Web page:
About to interview for a job with a new company?  Do your homework!

This is a very wonky job market.  The majority of companies are hesitant to hire and people are staying put in their current jobs.  The rate at which people are quitting is currently very low.  Holding onto a mediocre job seems to be more important than career advancement.  If you find yourself out of a job, you are not alone.  Companies big and small are laying people off right now.  In this environment, it can be quite disheartening to apply for job after job and hear little to nothing from the companies you applied to.  If you do land an interview, you need to bring your A game to that meeting.  What does that mean?  It means you had better do your homework on the company and the hiring team to make the best impression during the interview.  Here are my tips on how to do this research.

Review the job description:  The job description was written either by the hiring manager or by a personnel professional.  The job description will give you a basic overview of the role, and often give you information about the company.  Make sure you read this over prior to your interview.

Go to the company’s website:  Check out the website.  Look at the various pages, including jobs and people at the company.  You can often find a profile of the owner or executive team and hiring managers.  You may get insight into how they treat their employees, what type of hierarchy they have within the company, and how organized they are.  Typos, cobwebs on their social media posts and broken website links can all signal the state of the company.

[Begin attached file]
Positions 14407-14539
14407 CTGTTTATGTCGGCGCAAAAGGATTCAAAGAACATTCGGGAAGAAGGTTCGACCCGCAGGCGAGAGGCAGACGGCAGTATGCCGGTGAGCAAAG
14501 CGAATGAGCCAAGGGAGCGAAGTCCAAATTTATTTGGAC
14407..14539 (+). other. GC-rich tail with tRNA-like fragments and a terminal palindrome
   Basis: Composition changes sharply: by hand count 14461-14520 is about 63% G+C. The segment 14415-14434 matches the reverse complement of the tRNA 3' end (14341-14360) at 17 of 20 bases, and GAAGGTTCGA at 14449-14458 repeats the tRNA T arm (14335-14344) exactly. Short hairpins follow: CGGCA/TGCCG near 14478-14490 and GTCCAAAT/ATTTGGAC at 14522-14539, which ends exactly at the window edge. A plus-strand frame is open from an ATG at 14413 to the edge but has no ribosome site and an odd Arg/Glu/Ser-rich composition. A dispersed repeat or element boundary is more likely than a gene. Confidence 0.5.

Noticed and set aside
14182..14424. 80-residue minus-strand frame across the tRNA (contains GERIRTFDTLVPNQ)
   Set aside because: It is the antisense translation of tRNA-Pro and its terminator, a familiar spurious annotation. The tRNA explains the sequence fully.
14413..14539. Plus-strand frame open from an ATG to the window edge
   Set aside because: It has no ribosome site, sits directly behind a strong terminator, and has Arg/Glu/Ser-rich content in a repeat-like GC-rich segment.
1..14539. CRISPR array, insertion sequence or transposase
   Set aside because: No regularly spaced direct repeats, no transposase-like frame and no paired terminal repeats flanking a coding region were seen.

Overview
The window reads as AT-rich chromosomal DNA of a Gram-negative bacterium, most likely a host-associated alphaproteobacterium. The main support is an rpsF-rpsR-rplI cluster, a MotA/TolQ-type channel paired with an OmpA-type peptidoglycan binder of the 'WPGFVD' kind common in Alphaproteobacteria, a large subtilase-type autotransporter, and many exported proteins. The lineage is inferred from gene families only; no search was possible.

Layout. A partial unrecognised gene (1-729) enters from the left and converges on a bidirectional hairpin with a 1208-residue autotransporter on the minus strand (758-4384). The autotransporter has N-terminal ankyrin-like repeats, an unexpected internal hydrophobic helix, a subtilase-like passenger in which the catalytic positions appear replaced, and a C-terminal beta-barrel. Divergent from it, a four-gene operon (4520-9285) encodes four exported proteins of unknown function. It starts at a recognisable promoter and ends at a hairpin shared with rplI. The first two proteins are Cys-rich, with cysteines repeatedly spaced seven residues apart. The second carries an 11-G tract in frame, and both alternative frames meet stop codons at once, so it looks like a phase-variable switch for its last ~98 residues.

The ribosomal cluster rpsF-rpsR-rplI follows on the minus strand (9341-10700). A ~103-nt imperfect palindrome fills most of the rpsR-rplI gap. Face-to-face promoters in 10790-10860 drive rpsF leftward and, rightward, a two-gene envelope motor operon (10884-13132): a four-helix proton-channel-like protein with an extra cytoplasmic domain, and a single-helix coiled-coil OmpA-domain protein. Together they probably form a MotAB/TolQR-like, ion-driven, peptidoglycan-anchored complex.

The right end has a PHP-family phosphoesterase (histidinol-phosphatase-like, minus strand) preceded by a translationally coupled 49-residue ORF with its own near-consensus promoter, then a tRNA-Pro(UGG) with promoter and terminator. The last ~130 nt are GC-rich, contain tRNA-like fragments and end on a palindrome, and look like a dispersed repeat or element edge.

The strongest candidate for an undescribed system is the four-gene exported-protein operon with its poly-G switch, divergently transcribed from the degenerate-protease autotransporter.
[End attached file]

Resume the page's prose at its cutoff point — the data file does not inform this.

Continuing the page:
Google the company, the executives and the hiring manager:  Doing some rudimentary searches on the company, news stories of the company or the top employees can really shed light on the state of the company and sometimes on how they treat their employees.  Look at social media posts too.  Getting this type of intel can be very helpful when you are interviewing and negotiating an offer.

Check public filings:  If the company you are interviewing at is publicly traded, pull up their investor relations, earnings estimates and related documents.  It is a great way to learn how healthy the company is.

Talk to current and former employees of the company:  This can be a goldmine of information.  If you know people who are working at the company, or are past employees, ask them how it was to work there.  Caveat:  If someone left the company on bad terms, they may trash talk the company.  Take their comments with a grain of salt—it could be their own performance issues that caused them to lose their job.  But it could also be very revealing about issues employees have to deal with at the company.

Now, review your resume, dress for success and get to that interview early.  Greet the interviewer with a smile and firm handshake.  Be ready to talk about yourself and your work accomplishments.  And be ready to ask them questions that came up from your research. Having done your homework about the company and the team shows that you are serious about this job, and a top contender for the position.  Good luck!

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